Looking for a Windows 8 tablet with Intel inside? Boy, have you come to the right place. Today's crop of deals are chock full these Wintel devices. Kicking them off is today's top deal for a Lenovo IdeaTab Lynx Tablet for $274 with free shipping (normally $299 - use coupon code Pandora13). It has an Intel Atom Z2760 processor driving an 11.6-inch touchscreen display, 2GB of RAM, 64GB of built-in storage, and of course Windows 8.
For other deals on Windows 8 tablets with Intel, click the "Read More" button!
Microsoft has been pushing their Surface tablets, but tablet PCs running Windows 8 seem to be the bait the Scottish Government is taking. PCWorld reports that they plan to hand out a series of the Windows 8 tablets to civil servants in order to improve overall efficiency. Insert snarky DMV joke here, although Scotland probably doesn't have that kind of problem.
Now that another month is in the books, we have yet another opportunity to gauge Windows 8's ability to penetrate the market and make some predictions. One of those predictions is that despite Microsoft's best efforts to the contrary, Windows 7 could become the next Windows XP, meaning the last generation operating system could become one that users cling to for years to come.
Windows 8.1 is just around the corner, and Microsoft is already readying advertisements on their YouTube channel. In this first ad, the return of the revered Start button functionality is spotlighted. It may not be the same button we're used to from prior Windows releases, but this iteration looks to at least acknowledge the massive changes from 7 to 8.
Expected to hit the release channel in late January
Over the weekend, Mozilla pushed a new build of Firefox to the Aurora channel. Built from the ground up for Microsoft’s Windows 8 Modern UI, this pre-beta build brings with it, among other things, a tile-based Firefox Start experience.
Redmond is offering a minimum of $200 for “gently used” iPads
Microsoft is currently running a limited-time iPad trade-in offer, allowing people to bring in their “gently used” iPad 2,3,or 4 into select Microsoft retail outlets across the U.S. and Canada and walk out with a Microsoft store gift card worth a minimum of $200. While the offer has been live for well over a week now, the good news is that there’s still plenty of time left.
Go ahead and forget all about the original Surface RT and Surface Pro. They came, they flopped, and Microsoft ate its fair share of crow prepared long ago by Acer. It was also a learning experience for Microsoft -- albeit an expensive one -- and hopefully the lessons learned will result in a smoother Surface 2 launch and warmer reception than its predecessor. Yes, there will be a Surface 2, and this is what we know about it so far.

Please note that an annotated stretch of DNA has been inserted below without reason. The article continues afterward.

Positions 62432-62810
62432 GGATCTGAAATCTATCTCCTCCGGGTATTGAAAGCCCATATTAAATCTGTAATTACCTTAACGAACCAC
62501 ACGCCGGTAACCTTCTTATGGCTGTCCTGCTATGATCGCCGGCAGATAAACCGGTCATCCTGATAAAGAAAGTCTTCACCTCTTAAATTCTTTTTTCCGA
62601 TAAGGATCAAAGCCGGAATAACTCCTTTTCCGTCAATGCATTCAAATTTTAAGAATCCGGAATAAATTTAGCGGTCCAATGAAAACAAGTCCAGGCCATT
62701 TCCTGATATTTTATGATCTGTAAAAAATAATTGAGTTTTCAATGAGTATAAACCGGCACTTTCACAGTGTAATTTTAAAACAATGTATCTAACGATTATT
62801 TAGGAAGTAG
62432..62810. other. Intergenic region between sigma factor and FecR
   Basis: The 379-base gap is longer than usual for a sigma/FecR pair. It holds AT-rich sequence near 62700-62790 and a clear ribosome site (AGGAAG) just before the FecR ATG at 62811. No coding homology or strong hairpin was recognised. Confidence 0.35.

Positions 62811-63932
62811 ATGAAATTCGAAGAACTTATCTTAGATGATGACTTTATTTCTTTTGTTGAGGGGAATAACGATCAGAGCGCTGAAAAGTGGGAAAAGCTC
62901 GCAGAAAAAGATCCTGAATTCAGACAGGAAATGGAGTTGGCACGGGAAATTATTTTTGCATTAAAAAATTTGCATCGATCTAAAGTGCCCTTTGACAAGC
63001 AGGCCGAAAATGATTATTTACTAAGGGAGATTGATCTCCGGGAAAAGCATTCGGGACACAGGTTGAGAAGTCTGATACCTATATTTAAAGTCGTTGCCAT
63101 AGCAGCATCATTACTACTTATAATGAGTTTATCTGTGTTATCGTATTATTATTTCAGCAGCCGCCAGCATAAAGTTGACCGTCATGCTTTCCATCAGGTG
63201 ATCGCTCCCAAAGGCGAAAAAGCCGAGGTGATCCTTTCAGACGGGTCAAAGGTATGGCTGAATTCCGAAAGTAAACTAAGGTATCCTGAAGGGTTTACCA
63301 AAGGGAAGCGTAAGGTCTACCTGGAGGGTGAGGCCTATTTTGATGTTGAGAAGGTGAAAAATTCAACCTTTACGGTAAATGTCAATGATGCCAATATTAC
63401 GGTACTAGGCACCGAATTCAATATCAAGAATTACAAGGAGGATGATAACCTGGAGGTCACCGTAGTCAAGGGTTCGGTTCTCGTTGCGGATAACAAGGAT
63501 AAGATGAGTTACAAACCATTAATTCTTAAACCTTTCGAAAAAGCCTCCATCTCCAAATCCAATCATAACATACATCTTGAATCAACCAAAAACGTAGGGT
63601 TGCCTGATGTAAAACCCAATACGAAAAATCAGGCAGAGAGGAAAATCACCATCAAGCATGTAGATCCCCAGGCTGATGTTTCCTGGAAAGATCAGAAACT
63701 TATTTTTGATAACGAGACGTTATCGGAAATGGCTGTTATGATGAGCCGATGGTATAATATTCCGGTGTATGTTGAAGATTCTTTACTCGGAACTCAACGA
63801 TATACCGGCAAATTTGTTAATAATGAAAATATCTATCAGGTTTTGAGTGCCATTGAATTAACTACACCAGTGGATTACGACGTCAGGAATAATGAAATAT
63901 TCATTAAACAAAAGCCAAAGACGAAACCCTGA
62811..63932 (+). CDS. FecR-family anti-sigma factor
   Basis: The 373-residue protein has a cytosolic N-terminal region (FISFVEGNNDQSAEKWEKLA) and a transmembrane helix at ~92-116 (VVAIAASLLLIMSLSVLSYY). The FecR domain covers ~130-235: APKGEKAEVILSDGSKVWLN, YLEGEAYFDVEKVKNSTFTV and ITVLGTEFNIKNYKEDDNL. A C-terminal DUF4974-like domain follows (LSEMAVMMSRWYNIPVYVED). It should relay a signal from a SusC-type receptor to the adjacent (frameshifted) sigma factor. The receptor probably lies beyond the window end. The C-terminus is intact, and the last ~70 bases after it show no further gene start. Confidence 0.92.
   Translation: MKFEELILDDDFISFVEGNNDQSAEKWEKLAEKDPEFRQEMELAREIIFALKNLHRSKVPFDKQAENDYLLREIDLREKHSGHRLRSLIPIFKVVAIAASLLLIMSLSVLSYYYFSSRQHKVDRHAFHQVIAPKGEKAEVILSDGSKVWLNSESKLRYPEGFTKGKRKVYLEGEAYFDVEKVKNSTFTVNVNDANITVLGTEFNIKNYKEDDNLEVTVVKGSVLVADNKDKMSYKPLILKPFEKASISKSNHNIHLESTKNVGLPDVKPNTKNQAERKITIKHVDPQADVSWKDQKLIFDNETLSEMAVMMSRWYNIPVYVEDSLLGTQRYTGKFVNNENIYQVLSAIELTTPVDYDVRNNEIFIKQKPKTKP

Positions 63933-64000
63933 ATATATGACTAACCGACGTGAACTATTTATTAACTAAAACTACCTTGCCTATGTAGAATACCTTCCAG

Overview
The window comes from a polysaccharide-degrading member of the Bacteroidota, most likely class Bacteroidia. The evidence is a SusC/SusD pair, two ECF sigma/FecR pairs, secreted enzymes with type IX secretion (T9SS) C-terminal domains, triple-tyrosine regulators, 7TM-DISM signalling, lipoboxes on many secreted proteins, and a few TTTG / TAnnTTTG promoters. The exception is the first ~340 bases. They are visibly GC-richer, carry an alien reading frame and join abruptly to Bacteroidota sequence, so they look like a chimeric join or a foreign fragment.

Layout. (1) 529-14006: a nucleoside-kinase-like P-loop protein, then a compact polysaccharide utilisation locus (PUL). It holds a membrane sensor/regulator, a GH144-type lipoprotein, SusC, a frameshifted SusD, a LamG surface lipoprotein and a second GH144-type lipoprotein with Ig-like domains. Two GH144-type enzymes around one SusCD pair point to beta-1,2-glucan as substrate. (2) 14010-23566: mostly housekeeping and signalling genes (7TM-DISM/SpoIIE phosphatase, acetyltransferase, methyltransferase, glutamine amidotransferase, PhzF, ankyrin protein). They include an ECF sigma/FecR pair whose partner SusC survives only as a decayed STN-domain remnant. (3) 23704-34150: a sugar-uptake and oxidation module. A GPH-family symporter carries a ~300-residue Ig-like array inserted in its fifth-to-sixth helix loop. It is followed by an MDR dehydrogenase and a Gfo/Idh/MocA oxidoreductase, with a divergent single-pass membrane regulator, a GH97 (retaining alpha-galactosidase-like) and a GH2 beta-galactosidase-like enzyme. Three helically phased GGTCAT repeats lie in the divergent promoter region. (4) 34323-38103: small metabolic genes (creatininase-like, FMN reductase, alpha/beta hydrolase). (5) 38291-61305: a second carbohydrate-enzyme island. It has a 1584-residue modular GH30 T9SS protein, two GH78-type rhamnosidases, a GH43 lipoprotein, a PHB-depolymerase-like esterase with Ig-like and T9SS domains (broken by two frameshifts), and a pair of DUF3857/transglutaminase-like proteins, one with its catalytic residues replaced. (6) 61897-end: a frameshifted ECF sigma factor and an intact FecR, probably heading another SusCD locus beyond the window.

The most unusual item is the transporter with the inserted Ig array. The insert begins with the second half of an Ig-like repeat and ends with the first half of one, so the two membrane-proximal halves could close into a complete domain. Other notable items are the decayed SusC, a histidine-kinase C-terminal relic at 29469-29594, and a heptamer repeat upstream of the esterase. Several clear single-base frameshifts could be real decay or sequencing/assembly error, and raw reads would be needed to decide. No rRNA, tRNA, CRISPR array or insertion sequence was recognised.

Consumers may finally be warming to the idea of Windows 8 and its new interface. Though there's been a bunch of bellyaching up to this point, Windows 8 has slowly been gaining market share and jumped up 2 percentage points last month. That's the largest month-to-month gain in share since the operating system debuted in October of last year, and it was enough to propel it ahead of Mac OS X for the first time.
We test Microsoft’s Surface Pro workhorse tablet in several common desktop-use cases to see how it stacks up to a traditional PC
For the last three years, there have been questions about what the spectacular rise of the iPad and other tablet computers means for the traditional desktop PC. Are tablet sales cannibalizing PC sales (the “post-PC” worldview), or is this simply a new category that people are buying alongside traditional computers? Will the tablet remain a third device, between a smartphone and a PC, or will it gradually take over the role that’s currently played by laptop and desktop computers? With the release of the Surface Pro, Microsoft isn’t making these questions any easier to answer.
Note: This feature was originally featured in the June 2013 issue of the magazine.
The world's most popular benchmarking and overclocking website is no longer accepting scores from PCs running Windows 8. Furthermore, HWBOT made the decision to invalidate all previous scores from Windows 8 systems. The reason? HWBot cites a flaw in Windows 8's real-time clock (RTC). In addition to making sure your computer displays the correct time, benchmarking applications also use the RTC.